They say that experience is the best teacher, but unfortunately it is something that you often get just after you need it. It is true that we learn from our mistakes, and in many cases these errors are blessings in disguise because the lessons that you do in fact learn serve you in good stead throughout the rest of your life.
However, there are some mistakes that you make that you can never fully recover from, and this is why it is so important to take retirement planning seriously. If you suddenly recognize that you are 60 years old and you have never saved a dime for your retirement, you may find that you will in fact never be able to retire.
Unless you are unusually wealthy, to be able to pay your way for two decades or more after you stop working you have to plan carefully in advance. For most people the planning starts by participating in a 401(k) plan on the job. A 401(k) is a savings account that you contribute into on a pre-tax basis. As the account builds in value the interest that accrues is not taxed. Plus, your taxable income is reduced by the amount of the contributions that you make into the account. So if you made $50,000 in a given year and contributed $4000 into your 401(k) your taxable income would be $46,000.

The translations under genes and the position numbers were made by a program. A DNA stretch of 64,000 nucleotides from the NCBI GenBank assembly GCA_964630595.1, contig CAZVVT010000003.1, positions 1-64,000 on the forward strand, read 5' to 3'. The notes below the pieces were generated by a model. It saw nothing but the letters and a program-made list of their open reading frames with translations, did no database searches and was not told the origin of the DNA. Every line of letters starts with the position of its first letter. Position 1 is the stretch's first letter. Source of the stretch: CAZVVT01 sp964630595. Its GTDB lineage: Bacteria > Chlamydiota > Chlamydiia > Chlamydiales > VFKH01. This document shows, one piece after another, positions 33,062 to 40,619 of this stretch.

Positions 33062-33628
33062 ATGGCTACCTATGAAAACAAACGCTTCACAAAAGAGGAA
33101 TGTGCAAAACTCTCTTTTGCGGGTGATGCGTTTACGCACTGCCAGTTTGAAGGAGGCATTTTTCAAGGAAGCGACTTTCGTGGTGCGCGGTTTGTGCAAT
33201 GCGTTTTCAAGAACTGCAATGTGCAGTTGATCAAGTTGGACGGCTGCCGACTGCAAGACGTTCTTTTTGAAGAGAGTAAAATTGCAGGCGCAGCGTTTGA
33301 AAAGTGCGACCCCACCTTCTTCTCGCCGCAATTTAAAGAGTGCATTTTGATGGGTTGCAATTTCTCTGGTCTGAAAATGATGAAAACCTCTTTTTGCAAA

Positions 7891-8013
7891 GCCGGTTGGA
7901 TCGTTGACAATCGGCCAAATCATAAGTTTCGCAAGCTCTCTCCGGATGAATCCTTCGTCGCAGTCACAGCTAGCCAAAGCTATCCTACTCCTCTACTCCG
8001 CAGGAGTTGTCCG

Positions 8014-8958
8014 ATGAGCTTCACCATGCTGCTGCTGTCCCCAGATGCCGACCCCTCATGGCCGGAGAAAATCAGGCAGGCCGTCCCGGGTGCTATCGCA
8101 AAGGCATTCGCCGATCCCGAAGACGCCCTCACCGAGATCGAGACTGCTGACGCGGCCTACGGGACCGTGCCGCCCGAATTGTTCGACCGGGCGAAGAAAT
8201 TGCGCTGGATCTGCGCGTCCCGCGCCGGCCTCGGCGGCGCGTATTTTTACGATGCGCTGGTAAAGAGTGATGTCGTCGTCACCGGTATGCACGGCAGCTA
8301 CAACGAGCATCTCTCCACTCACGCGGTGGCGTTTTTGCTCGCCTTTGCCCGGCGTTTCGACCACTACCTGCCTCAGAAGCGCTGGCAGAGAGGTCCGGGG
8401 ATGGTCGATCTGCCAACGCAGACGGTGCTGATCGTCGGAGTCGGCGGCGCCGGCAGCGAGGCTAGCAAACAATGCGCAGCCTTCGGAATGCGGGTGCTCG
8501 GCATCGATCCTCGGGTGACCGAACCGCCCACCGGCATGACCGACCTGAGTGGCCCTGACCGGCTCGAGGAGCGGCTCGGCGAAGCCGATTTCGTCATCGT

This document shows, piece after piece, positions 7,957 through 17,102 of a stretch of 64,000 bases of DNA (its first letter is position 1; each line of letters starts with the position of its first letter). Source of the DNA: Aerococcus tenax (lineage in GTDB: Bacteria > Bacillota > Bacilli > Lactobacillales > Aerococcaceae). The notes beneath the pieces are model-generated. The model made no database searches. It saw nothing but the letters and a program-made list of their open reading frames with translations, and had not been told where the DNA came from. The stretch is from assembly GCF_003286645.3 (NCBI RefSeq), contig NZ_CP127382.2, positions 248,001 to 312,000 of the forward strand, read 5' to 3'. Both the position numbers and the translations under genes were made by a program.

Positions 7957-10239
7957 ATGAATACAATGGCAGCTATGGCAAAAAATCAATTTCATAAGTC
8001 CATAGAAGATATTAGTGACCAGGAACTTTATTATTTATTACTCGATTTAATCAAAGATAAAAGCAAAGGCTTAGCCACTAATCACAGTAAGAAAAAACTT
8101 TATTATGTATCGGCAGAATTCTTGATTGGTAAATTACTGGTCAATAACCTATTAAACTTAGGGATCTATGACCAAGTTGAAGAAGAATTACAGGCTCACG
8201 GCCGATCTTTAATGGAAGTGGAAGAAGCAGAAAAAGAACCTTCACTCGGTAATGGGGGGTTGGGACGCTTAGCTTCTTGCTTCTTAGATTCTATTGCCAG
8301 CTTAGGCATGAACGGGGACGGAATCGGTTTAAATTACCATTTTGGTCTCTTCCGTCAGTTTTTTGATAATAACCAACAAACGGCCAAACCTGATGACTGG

You can begin to take distributions from the account when you reach 59 1/2 years of age, and this influx of income is taxable. However, if you were to open a Roth 401(k) rather than a traditional one the contributions into the account are made after taxes, but future withdrawals from the account are not subject to income tax.
Considering the fact that Social Security alone is not going to be enough to provide you with a comfortable retirement unless you are prepared to live an extraordinarily spartan existence, it is important to save for retirement. A 401(k) is a good option, especially if your employer matches contributions that you make into the account.